Reckless Wireless

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On Saturday The News York Times ran a front-page story that describes how criminals use other people's wireless networks to avoid detection. "The public needs to realize that all they're doing is making it harder on me to go find the bad guys," a former Secret Service agent told the Times. "How would you feel if you're sitting at home and meanwhile someone is using your Wi-Fi to hack a bank or hack a company and downloads a million credit card numbers, which happens all the time? I come to you and knock on your door, and all you can say is, 'Oops.'"

The implication seems to be that good citizens have a duty to lock down their networks, lest they become unwitting accomplices to identity theft, fraud, copyright infringement, and distribution of child pornography. But as the article notes, any open Wi-Fi network (including those set up by libraries or local governments to benefit the general public), can be used for illegal ends—as can public roads, pay phones, rental cars, etc. When individuals or businesses choose to leave his networks open as a gesture of good will toward neighbors and passers-by, are they being negligent or just friendly?

It's also odd that people who get a free ride on someone else's unsecured network can be charged with "theft of telecommunications services." If a passer-by's use of my network does not impair my use of it and does not cost me anything, what exactly has been stolen? If I have made no attempt to exclude him, it doesn't even seem like trespassing.

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  1. “If a passer-by’s use of my network does not impair my use of it and does not cost me anything, what exactly has been stolen?”

    I dunno, I would equate this with someone plugging an extension cord into one of my outdoor outlets and using my juice. And besides, if someone is using your network your bandwidth is effectively cut in half.

    FWIW, anyone in the vicinity of my network is free to use it, and if they can figure out the 26-character code they need to get in, they sure as hell deserve to use it.

  2. How do I secure my wireless network?? Been (lazily) trying to figure that out since I got my laptop a couple months ago.

  3. There is a scam here in the Banana Republik of Florida envolving collect calls. Seems as if an inmate calls you collect. IF you accept they can then bill phone calls to your number. I have received a half a dozen of these calls in the past month, none of which I would accept. I know noone in the slammer that I want to even talk to let alone pay for the call!

  4. Sage, IMHO plugging in to an electtric outlet clearly violates property rights. Logging on to a personal wifi is not (well, debatable at least). I would think a more clear analogy would be a passerby listening to loud music blaring from your house.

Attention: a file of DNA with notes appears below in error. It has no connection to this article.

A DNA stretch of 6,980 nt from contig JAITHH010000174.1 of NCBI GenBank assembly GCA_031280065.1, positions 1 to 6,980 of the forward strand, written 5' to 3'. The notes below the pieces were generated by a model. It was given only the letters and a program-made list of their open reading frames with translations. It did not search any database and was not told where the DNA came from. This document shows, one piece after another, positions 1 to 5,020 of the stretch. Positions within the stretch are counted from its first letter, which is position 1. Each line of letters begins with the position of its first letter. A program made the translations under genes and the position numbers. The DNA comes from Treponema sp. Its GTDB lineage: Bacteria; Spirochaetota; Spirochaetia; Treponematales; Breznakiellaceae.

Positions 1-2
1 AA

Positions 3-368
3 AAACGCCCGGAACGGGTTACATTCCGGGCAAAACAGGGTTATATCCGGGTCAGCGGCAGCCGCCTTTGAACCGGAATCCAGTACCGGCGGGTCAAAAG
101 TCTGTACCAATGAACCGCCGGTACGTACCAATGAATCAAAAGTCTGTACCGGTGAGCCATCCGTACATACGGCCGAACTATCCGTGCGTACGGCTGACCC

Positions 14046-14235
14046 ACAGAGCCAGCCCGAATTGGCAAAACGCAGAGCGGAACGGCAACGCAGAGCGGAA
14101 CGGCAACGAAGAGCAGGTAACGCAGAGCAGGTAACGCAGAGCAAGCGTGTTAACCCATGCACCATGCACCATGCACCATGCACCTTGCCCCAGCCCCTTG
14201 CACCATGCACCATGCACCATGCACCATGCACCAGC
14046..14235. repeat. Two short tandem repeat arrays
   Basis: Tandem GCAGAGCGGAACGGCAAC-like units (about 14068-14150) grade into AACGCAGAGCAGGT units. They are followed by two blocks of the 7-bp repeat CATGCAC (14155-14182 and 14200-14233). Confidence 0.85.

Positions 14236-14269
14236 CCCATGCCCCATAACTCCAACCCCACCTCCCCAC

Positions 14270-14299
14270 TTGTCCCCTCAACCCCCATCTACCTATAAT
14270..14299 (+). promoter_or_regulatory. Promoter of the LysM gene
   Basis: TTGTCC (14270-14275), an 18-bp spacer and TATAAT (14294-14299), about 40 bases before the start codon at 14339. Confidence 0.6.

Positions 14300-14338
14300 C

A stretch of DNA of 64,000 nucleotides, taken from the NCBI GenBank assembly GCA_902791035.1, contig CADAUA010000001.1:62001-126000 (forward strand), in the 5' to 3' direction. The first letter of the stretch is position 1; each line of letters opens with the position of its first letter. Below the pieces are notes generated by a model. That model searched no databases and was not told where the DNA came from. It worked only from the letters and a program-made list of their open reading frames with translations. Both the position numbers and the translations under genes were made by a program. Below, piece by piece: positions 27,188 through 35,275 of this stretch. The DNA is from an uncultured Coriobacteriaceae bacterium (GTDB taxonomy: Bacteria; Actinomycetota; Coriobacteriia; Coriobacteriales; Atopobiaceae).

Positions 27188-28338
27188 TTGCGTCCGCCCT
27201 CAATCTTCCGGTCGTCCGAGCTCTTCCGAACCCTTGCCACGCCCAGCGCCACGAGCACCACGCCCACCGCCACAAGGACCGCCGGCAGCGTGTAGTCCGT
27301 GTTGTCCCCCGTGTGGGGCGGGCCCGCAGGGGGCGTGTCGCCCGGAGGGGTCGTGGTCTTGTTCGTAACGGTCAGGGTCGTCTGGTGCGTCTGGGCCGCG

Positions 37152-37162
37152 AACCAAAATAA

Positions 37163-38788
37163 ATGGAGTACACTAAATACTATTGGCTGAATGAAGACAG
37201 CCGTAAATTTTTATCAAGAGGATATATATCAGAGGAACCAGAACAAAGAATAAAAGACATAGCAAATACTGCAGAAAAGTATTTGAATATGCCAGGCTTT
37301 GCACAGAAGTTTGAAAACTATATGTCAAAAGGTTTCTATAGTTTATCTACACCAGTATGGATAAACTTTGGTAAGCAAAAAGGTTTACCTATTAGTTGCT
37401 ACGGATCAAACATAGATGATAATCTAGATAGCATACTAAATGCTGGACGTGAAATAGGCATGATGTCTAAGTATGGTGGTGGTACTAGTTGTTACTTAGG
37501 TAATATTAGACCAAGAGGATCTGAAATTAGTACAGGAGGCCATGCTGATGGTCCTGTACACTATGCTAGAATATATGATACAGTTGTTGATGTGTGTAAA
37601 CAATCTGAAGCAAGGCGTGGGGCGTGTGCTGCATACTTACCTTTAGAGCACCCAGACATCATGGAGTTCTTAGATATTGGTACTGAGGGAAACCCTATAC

GUYK, shame on Florida. In a state commonly “backwards”, “dopey” and worse – South Carolina, the Dept. of Corrections seems to have it a little better under control. When you get an inmate call (collect, land-line only), the first option you are given is “Press # to block all incoming calls from the DOC. . ”

    Never had any unwanted calls on the bill either.

  5. Ironchef: If we’re going to construct bad analogies; stealing wi-fi is more like a passerby watching a TV in an empty room thru the window. They’re using their own remote to turn it on and change the channels. All is well, but what if they start ordering pay-per-view?

    Rhywun: The topics you’ll want to be looking for are WEP and MAC filtering in your WAP manual.

  6. To sage : Using WEP cracking tools and a laptop I could have that 26 character code. If your using the wireless connection sometimes that can be done quite fast. But feel good in knowing you are more secure than most

    To Rhywun : Read the users manual that came with your wireless access point and setup WEP keys on the client and access point. Sometimes things dont work well so make sure you read how to reset the access point back to default factory settings.

    In general WEP keys will protect your network about like locking the front door of your house. People can still get in. They just have to work at it.

    Some links to read if you are really interested.

    maps of already plotted / identified wireless networks

    http://www.wigle.net/

    extreme amount of information of how to do and how to prevent wireless hacking

    http://www.wi-foo.com/index-4.html

    a tool to watch your neighbor surf

    http://www.kismetwireless.net/

    a tool to crack WEP keys

    http://sourceforge.net/projects/airsnort/

  7. sage, e-rock:

    What part of “does not impair my use of it and does not cost me anything” do you not understand?

  8. JC:

    It can, conceivably impair your use. You have a fixed amount of bandwidth coming into your house–if the freerider downloads MP3s all day, you’re not able to have the use of some of your DSL/Cable/etc. broadband line that your WiFi network essentially distributes.

  9. “The implication seems to be that good citizens have a duty to lock down their networks, lest they become unwitting accomplices to identity theft, fraud, copyright infringement, and distribution of child pornography.”